There are approximately 77 Fraternity and Sorority houses on the University of Illinois at Urbana-Champaign campus. These historic houses have played an important role in the cultural and social aspects of the University of Illinois and higher education in America over many years. Many of the Greek Houses are included on a National Register of Historic Places nomination in a multiple property documentation form for their importance (PDF available below). In 1928, the University of Illinois had the largest number of Greek chapters in the nation, a title it still holds today. During this time, Greek Letter Societies were the predominant form of organized student housing on the campus. The Greek influence reflected America’s widespread interest in classical culture, which had been expressed in nineteenth century American architecture, literature, philosophy, and art.
The first Greek Letter Society that appeared on the University of Illinois campus was the Upsilon Prime chapter of Delta Tau Delta in 1872. Initially, college and university administrators resisted Greek Letter Societies, seeing them as a challenge to their established authority. Many colleges and universities banned them. Many bans were enacted to stop the formation of these Societies; however, many persevered at the University of Illinois despite the bans. However, by 1893, Greek Letter Societies had become widely accepted and chapter numbers, especially at the University of Illinois, were rapidly increasing. By 1930 there were 107 national Greek Letter Societies on the U of I campus.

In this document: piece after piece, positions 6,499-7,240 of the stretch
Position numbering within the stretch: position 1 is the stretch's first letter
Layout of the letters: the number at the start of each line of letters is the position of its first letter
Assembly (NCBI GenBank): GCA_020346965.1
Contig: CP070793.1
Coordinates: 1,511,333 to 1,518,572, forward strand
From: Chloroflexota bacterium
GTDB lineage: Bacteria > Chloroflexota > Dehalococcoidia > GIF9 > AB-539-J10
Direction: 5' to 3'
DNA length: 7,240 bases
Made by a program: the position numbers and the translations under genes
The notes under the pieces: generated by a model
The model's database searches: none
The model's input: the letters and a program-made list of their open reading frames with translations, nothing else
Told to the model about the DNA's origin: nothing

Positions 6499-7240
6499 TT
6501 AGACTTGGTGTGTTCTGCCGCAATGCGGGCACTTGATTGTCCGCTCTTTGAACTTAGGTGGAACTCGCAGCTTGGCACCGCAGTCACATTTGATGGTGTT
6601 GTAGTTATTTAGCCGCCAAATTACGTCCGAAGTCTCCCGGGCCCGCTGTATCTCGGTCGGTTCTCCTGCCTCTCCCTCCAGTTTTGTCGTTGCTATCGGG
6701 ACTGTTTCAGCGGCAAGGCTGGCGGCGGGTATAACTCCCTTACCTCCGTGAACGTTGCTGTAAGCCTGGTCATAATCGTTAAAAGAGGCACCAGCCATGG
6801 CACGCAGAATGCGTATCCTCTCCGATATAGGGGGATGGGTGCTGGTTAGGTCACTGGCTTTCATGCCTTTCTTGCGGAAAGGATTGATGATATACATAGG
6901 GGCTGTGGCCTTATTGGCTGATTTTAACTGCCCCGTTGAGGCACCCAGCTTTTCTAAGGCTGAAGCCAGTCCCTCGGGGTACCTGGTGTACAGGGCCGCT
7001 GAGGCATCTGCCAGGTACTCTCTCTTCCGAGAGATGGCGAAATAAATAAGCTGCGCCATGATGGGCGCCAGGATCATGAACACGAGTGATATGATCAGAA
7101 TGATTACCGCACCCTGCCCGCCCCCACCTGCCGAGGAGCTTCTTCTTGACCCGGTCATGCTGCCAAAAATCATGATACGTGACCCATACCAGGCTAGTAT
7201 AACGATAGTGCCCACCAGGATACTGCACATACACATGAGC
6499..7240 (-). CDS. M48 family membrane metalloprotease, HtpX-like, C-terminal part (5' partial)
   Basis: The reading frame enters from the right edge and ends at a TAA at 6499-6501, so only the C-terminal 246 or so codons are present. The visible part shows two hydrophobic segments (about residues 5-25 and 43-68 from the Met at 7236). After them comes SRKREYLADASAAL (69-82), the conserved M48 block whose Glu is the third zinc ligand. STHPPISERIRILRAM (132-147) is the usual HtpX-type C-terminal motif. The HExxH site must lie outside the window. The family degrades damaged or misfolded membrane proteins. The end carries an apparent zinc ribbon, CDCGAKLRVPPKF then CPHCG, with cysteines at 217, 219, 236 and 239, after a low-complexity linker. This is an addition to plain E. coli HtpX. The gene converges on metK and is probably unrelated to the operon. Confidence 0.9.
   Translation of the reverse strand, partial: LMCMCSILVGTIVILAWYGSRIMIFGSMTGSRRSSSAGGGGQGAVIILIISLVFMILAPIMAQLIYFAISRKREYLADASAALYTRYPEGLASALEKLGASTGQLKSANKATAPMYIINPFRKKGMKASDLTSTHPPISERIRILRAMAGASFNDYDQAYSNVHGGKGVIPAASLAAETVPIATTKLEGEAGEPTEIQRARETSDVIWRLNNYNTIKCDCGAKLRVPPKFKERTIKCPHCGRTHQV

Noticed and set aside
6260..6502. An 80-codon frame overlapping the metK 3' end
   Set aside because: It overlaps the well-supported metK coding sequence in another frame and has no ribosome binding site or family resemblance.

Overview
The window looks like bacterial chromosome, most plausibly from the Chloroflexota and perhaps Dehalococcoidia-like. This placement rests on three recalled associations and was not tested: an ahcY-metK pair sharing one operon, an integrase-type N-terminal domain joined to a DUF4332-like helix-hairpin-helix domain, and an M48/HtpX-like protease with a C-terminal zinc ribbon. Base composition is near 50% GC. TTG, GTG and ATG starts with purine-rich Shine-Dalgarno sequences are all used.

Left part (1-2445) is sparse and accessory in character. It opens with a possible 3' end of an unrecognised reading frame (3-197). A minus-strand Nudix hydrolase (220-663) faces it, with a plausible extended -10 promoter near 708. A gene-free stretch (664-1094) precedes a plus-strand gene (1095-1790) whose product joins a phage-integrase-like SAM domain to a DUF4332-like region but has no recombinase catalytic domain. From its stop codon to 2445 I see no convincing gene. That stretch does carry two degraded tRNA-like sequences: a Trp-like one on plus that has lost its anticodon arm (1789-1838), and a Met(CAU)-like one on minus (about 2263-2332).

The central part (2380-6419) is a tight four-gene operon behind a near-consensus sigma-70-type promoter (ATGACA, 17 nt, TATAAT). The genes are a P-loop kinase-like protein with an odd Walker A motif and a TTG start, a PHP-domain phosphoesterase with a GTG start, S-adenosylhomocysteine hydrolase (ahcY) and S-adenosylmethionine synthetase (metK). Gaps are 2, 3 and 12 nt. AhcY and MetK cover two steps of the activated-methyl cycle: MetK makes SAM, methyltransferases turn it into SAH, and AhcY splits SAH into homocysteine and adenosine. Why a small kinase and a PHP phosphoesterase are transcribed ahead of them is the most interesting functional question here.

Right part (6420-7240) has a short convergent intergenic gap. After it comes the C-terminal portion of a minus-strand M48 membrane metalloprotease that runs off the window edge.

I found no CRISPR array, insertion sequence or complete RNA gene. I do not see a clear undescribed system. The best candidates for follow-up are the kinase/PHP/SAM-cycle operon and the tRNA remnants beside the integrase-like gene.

Initially, Greek Letter Societies did not have chapter houses; instead they rented rooms for meetings and events. However, housing at Universities was limited and Greek Letter Societies began providing room and board for their members. The houses provided students with increased freedom, responsibility, and opportunities for social interaction. Moreover, the building of individual chapter houses was seen as an opportunity to further educate students by exposing them to the civilizing effects of classical design elements.
The first wave of Greek house construction at the University of Illinois was from 1906 to 1917. Many of U of I’s Greek houses were designed by local architecture firms such as Rapp & Rapp and Van Doren Shaw in the architectural revival fashions of the time including Tudor Revival, Georgian Revival, Classical Revival, Gothic Revival, Colonial Revival, and the like. The first houses constructed were Sigma Chi in 1909 at 410 East John, Kappa Sigma in 1911 at 212 East Daniel, Phi Kappa Psi in 1908 at 911 South Fourth, and Phi Gamma Delta in 1911 at 401 East John. There was a second wave of building after World War I driven by housing shortages This building boom prompted the 1931 publishing of “Designing and Building the Chapter House” a book which was intended to help chapters develop an appropriate design for their houses. In 1929, approximately 35% of male and female students lived in Greek Society houses.
Most of the Greek Houses on the University of Illinois campus were constructed before 1940. Styles varied widely, but tended to reflect the architectural preferences of the time. Many Greek Houses were built by well-known local architects. Their large size provided an opportunity for designers to explore and express the dignity and order for which the Greek Letter Societies symbolized. These Greek organizations became identifiers that were symbolic of the prestige of obtaining a college education. Across the nation, the Greek movement had a profound effect on patterns of American collegiate life, which was embodied in the architecture of these organizations.